The factor of program enrolment comes in addition to connecting patients with health care services; public health workers must find programs for which they may be eligible. These benefits and programs can range from enrolment into a GED or an SSDI/SSI program. Joining these programs and taking regular classes will help keep the patients’ minds occupied in something bigger than them.
Encouraging Cultural Aptitude among Healthcare Specialists Assisting Vulnerable Patients
Public health providers have exceptional experience in helping rootless and confused people and creating rapport with customers while also informing them about the policies, practices, and procedures within the Healthline. There is no doubt, public health workers have had a lot to deal with, especially during these times. Their crucial role is to have a unique insight into their customers’ perspective, identifying the healthcare system’s needs or barriers that doctors or administrators may go unnoticed.
Advocate for Unaware Patients with the Community and Healthcare System at Large
Many of those who got Covid-19 and survived are still unaware of the protocols. And those who remain “negative” have a lot to learn. That said, public health workers must amplify their people’s voices and inform the health professionals of their target population’s evolving conditions and needs.
You never know what medication or precaution an unaware patient is following. Most are superficial people and still consider coronavirus as nothing but the flu. So for such people, public health workers are critical.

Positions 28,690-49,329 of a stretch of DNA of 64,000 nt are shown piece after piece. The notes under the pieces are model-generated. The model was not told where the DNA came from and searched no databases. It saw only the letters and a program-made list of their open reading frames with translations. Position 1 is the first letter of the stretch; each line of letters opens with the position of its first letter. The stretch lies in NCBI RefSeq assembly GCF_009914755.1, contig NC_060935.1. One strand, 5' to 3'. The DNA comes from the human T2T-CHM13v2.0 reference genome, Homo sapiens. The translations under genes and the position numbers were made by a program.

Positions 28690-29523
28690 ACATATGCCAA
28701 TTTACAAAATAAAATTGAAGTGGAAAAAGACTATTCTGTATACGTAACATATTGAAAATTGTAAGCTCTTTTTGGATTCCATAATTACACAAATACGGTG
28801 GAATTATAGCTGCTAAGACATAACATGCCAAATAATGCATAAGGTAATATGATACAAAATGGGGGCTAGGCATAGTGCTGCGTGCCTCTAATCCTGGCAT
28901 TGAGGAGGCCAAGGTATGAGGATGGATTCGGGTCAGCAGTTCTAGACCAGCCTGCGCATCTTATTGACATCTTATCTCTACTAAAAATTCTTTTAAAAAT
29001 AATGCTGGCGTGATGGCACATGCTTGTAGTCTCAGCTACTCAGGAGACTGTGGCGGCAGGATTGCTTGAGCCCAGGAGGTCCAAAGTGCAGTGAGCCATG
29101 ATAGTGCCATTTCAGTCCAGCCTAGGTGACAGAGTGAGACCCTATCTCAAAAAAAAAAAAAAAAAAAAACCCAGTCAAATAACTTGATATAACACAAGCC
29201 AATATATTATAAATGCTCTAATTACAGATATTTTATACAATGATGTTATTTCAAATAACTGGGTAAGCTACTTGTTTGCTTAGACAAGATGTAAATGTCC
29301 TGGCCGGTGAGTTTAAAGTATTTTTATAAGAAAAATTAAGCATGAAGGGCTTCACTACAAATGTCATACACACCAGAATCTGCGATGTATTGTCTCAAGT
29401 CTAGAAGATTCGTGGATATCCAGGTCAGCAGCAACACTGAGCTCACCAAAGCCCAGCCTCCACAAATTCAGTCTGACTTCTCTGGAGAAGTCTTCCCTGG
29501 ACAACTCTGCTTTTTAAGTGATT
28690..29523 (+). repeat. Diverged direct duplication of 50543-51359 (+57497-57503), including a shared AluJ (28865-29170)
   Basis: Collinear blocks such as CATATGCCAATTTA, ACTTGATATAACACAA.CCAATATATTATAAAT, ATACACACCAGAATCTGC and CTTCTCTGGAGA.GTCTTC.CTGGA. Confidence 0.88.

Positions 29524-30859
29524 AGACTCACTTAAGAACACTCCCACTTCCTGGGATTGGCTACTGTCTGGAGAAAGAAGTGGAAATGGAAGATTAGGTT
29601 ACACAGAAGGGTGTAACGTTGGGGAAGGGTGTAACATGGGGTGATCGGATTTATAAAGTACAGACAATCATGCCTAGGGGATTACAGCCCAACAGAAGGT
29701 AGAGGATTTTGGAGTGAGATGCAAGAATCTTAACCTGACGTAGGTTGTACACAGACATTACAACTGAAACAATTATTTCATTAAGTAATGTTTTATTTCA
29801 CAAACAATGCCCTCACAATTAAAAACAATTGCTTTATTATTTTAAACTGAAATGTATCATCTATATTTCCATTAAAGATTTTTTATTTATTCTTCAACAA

Building Capacity Within the Community at Large to Report Health Problems
The most never-ending and challenging problem for most public health providers is the trick to find the time. Plenty of cases are roaming around, some with overdose, others with unawareness. Sometimes, PHWs find it troublesome and almost impossible to fulfill the too high needs of clients. This problem serves as a motive for the healthcare system to design a solution that will help these hard-working people (public health workers) meet both ends meet.
When the insiders are ready to take the stand, public health workers will eventually grow and provide expanded assistance in all areas of poverty.
The infodemic is too far-reaching to take on by a single public sector; media outlets, doctors, public health workers, and patients – each have a role to play.
However, the medical model has advised the healthcare system to stick to immediate needs. To get us out of this chaos, the model points to public health workers – who could defeat COVID-19 for good, helping one patient at a time.
Socio-economic status is the most major determinant of health. An increased level of economic harm may pose worse consequences than COVID-19. Still, the deaths are visible on the news. These deaths are 50% virus and 50% poor practices – we might never know infected directly. Therefore, we must listen to our public health workers and do what they say to keep ourselves and others safe from harm.